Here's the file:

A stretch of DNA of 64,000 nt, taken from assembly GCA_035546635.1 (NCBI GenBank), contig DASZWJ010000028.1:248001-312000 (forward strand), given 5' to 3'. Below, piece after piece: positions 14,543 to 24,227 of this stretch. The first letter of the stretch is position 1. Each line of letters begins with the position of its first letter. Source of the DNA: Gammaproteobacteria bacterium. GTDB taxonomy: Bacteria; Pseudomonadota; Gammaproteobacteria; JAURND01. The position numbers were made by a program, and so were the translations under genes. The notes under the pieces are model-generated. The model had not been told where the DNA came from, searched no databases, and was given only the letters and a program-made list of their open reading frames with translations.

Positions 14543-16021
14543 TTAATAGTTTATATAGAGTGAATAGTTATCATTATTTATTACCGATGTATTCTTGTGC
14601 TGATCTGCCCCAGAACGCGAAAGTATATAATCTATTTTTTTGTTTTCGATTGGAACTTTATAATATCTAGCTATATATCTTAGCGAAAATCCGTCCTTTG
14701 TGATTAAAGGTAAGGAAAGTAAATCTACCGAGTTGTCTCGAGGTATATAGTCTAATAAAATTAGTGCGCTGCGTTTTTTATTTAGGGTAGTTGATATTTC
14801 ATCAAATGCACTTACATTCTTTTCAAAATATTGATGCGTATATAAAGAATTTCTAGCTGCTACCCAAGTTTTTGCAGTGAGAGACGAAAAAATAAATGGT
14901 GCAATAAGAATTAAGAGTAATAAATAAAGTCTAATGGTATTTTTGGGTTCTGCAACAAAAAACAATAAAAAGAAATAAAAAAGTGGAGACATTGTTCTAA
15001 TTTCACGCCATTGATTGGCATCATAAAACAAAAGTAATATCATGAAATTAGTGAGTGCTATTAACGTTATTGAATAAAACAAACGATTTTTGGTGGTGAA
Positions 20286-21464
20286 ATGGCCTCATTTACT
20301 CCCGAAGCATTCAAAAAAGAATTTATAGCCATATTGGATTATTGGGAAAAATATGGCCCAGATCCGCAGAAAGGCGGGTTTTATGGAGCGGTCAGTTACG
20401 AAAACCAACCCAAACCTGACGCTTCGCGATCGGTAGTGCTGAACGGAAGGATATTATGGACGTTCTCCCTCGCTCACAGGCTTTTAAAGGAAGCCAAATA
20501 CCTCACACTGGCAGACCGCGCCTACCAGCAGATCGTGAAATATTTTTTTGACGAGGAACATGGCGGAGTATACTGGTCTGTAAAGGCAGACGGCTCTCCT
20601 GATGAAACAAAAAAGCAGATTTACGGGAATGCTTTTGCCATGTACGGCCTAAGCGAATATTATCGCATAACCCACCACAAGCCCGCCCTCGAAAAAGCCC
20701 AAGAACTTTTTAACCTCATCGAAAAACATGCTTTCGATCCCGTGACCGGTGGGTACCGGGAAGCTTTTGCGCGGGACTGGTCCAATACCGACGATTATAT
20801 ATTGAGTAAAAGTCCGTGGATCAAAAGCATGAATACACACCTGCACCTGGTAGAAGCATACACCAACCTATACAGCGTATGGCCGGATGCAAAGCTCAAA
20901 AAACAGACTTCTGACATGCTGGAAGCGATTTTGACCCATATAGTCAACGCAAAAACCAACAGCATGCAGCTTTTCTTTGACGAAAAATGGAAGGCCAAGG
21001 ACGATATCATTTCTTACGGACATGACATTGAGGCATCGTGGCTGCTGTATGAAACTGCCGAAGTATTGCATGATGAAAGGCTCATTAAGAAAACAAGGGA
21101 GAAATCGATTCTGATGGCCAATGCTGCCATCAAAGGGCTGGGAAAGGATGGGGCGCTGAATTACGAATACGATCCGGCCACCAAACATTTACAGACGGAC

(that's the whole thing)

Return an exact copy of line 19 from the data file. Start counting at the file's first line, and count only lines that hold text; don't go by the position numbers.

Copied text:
21101 GAAATCGATTCTGATGGCCAATGCTGCCATCAAAGGGCTGGGAAAGGATGGGGCGCTGAATTACGAATACGATCCGGCCACCAAACATTTACAGACGGAC